Thus the problem of jurisdiction becomes an important legal issue. In case of dispute the first choice will be to sue in the home country court. But for enforcement help of host country court is essential.
In cases where decree was to be executed in China, could not take place as Chinese courts stalled recognition of awards made outside China within the stipulated period of six months “Compliance has, of course, long been a prominent issue in international law. Because international norms often have no enforcement power behind them
While the court’s jurisdiction will depend upon who is suing whom. Another issue is whose national laws shall be applicable. Again, it must be inserted in the contract. If inserted, a US court could listen a French company applying French Law against a US Company. The Brussels Convention on Jurisdiction and Enforcement of judgments is an important convention on the subject of jurisdiction and enforcement.
A bigger problem relating to jurisdiction is extraterritoriality. Extraterritoriality means the laws of home country governing the operations of a company including its subsidiaries and sales offices located in other countries. The US laws cover not only US businesses, and their subsidiaries but also licensees of US technology irrespective of place where they operate.
The question is why does a nation want to exercise its judgments on the operations of its businesses taking place in other’s territory? The answer of the state is that it cannot permit any activity or action, wherever it may occur, if it adversely threatens national interest.
Conversely whenever a home country company faces serious problems in the host country it asks the home government to intervene, then why the home government should not ask the home country company to follow home country laws even when operating abroad. While extending the jurisdiction of local laws to operations in foreign country over local resident firms creates double legal standards. An activity which is legal in host country may be treated as illegal in home country due to legal differences between the two countries.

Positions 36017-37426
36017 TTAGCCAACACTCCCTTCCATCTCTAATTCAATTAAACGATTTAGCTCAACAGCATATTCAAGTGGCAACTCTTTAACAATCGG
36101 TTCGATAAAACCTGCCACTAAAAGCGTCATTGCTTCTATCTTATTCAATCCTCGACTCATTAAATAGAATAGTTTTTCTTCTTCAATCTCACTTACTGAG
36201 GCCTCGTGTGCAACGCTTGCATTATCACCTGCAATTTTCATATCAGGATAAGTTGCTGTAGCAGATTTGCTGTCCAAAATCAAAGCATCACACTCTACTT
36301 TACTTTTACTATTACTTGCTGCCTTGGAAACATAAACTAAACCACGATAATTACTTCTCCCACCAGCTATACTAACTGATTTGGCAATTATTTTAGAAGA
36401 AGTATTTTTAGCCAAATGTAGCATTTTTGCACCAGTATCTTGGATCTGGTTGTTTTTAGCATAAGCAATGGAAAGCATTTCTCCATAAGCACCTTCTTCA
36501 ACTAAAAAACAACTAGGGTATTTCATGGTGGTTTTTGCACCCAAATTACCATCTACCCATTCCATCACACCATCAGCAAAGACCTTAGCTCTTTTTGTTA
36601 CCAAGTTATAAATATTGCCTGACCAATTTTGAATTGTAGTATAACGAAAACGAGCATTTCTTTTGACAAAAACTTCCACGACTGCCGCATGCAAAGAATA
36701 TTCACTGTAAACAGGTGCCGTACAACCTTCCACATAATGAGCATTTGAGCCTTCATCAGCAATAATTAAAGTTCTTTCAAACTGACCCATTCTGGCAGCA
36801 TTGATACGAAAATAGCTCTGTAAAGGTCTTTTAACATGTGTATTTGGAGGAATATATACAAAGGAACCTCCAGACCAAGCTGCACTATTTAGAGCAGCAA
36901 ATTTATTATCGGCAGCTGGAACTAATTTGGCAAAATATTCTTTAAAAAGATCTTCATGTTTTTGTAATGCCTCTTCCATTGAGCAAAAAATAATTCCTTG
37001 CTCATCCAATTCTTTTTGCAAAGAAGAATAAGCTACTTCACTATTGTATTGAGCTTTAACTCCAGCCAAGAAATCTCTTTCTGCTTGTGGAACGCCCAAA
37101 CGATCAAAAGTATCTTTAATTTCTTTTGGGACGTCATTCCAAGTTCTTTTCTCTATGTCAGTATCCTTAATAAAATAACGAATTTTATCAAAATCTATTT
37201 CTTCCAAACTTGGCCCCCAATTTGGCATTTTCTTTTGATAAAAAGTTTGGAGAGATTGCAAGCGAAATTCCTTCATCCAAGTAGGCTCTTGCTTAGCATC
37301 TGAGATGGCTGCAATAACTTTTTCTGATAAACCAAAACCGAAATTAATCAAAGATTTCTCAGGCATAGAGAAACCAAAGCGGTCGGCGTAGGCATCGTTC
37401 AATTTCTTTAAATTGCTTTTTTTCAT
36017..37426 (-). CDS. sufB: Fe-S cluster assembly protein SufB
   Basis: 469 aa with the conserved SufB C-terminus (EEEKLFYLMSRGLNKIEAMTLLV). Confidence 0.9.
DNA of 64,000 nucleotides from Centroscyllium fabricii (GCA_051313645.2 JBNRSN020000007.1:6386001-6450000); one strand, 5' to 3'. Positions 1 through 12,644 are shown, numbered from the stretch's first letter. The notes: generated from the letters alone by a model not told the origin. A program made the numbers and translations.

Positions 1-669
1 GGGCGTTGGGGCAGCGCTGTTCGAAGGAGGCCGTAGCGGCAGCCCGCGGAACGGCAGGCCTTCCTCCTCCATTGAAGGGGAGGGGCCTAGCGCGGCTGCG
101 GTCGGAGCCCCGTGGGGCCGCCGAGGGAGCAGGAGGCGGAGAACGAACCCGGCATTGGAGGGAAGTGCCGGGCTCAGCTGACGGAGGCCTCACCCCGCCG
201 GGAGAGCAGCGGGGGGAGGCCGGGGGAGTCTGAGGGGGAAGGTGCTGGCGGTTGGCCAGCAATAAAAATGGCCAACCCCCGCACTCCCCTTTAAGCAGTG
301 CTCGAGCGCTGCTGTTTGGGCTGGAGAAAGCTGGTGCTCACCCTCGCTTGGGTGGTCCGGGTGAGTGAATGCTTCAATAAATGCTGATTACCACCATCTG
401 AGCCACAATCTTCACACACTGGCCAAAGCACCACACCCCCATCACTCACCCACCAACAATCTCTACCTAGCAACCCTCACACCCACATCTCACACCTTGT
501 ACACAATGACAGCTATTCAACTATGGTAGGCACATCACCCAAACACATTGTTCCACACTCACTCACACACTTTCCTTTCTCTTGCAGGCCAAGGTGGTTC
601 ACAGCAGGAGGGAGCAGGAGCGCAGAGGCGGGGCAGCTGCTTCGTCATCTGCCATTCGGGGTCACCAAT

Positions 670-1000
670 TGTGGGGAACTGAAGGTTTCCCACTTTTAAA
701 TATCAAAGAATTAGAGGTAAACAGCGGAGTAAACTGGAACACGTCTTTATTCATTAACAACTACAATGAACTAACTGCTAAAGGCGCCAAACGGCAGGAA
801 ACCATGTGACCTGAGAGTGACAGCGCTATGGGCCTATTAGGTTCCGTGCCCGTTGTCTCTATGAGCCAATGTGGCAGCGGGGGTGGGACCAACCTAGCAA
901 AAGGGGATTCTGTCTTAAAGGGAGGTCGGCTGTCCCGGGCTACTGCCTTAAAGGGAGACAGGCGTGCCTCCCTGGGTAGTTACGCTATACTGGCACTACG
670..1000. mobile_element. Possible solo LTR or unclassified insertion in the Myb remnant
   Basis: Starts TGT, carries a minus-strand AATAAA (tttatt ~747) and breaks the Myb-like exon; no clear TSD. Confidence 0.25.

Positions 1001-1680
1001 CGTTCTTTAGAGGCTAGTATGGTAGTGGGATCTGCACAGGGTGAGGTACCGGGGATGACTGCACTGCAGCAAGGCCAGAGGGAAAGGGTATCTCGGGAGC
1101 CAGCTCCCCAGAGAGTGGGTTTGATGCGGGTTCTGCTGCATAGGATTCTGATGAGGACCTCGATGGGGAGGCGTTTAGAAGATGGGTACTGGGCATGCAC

In case of UK, one can sue anyone for libel in a British Court, even if both parties are foreigners, and so is the publication, as long as the disputed material can be accessed online anywhere in England or Wales. Jurisdiction is irrelevant; it does not even have to be in English. The onus of proving that it’s not libel is on the defendant, and London’s Courts have a reputation of handling out massive damages.
With regard to extraterritoriality the nation to be singled out is the US.
The US laws, extraterritorial in nature, cover the following:
i. Bribery paid in Foreign Countries Law
ii. National Security Laws
iii. Antitrust laws
iv. Anti boycott Laws
With the advent of internet, new sorts of extraterritoriality problems have crept in, because of the likelihood – That activity in one geographical location will affect people in another location.
Apart from the above, the recent judgment on Bhopal Gas Tragedy of 1984 has also raised many issues. Is the parent company responsible for the tragedy taking place in an international subsidiary company? What is the liability of the parent company in case of damage to human life? Is it to be different in developed and developing countries? Can the host country laws be kept over the shelf when some powerful MNC head is involved? If the subsidiary company is sold to another MNC, does the liability also pass on to the incumbent MNC?